Abdominal Incision and Exposure

An upper midline laparotomy incision extending from just above the xiphoid process to the level of the umbilicus provides adequate exposure of the upper abdominal viscera and the omentum. In patients with central obesity, a bilateral subcostal incision with the division of the bilateral rectus abdominis muscles is an excellent alternative of exposing the upper abdomen to avoid subsequent risk of ventral incisional hernia. The blades of the Thompson retractor are placed in bilateral subcostal regions to aid the exposure of the diaphragm and the GEJ. To avoid tearing the liver capsule from excessive retractor traction, the falciform ligament may be divided to the level of the diaphragmatic attachments.

Gastric and Esophageal Mobilization

The left lobe of the liver overlying the GEJ is retracted anteriorly. Mobilization of the triangular ligament is also an option but is rarely necessary. The pars flaccida is opened, exposing the caudate lobe of the liver and the right diaphragmatic crus within the lesser sac. Then, the phreno-esophageal ligament overlying the diaphragmatic crus is incised and the crus is dissected free from the GEJ. If involved with carcinoma, a part of the crus is resected en bloc with the operative specimen to ensure negative radial margins. A penrose drain is passed around the GEJ to aid with manipulation of the esophagus and further dissection proceeds in the superior and lateral periaortic planes and along the pleural surfaces laterally reaching up into the mediastinum. This maneuver facilitates intrathoracic esophageal mobilization; however, care must be taken not to inadvertently injure or partially divide the inferior pulmonary veins on either side.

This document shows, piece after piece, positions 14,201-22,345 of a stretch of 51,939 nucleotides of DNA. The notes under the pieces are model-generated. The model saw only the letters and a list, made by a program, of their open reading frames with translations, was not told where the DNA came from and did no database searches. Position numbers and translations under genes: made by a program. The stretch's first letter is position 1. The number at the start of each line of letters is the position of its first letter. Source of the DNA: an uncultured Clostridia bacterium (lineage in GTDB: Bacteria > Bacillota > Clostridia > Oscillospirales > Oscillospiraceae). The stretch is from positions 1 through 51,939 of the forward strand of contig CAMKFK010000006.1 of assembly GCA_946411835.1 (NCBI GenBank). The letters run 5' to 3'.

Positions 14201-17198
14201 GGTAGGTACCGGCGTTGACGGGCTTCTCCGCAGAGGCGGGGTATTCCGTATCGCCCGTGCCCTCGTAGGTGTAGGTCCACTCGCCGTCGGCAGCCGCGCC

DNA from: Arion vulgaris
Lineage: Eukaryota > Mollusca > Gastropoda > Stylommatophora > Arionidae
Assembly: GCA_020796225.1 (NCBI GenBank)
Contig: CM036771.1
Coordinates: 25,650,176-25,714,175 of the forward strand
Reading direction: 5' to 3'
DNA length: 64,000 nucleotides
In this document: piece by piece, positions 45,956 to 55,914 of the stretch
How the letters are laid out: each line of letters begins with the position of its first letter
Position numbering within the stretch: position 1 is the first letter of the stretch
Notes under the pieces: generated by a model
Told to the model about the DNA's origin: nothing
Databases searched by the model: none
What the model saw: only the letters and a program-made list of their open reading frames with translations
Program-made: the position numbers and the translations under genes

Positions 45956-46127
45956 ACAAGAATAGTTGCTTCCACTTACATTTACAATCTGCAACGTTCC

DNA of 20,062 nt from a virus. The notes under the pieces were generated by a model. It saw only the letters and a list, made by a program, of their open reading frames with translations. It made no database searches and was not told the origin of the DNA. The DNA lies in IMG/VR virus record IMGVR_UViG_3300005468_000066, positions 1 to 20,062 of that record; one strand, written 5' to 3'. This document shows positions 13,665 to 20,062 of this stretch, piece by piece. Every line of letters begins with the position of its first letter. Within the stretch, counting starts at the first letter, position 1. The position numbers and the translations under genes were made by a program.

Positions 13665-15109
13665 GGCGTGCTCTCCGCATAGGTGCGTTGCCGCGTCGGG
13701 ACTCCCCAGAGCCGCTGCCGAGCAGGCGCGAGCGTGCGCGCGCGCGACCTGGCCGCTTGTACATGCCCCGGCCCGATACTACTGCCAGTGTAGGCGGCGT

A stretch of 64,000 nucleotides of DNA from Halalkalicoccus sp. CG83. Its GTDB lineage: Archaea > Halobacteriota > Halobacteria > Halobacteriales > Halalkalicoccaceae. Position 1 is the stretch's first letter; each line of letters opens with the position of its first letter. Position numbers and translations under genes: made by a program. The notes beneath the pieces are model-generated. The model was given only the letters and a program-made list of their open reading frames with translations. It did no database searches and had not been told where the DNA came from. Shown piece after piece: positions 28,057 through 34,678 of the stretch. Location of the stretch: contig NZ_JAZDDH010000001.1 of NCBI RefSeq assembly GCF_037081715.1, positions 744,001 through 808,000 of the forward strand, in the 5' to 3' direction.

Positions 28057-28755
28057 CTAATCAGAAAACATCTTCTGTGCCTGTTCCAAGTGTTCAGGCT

Mobilization of the Omental Pedicle

The transverse colon is lifted out of the body cavity and retracted inferiorly as the omentum is retracted superiorly. The avascular plane between the omentum and colon is opened while carefully avoiding injury to the colon, mesocolon, omentum, and greater curvature blood supply (i.e., the right gastro-epiploic vessels). The omentum is fully mobilized off the transverse colon and mesocolon after entering the lesser sac to the level of the gastroduodenal artery. Care is taken to preserve the entire course of the right gastro-epiploic artery during omental mobilization by careful palpation and/or visualization of this artery. The omental pedicle flap, based on 2–3 perforating omental arterial branches off the right gastro-epiploic artery, is created along the left side of the greater curvature (Fig. 1.2). Gastric mobilization along the greater curvature is completed with the division of the short gastric arteries staying relatively close to the stomach to avoid inadvertent splenic injury.

Abdominal D2 Lymphadenectomy and Left Gastric Artery Division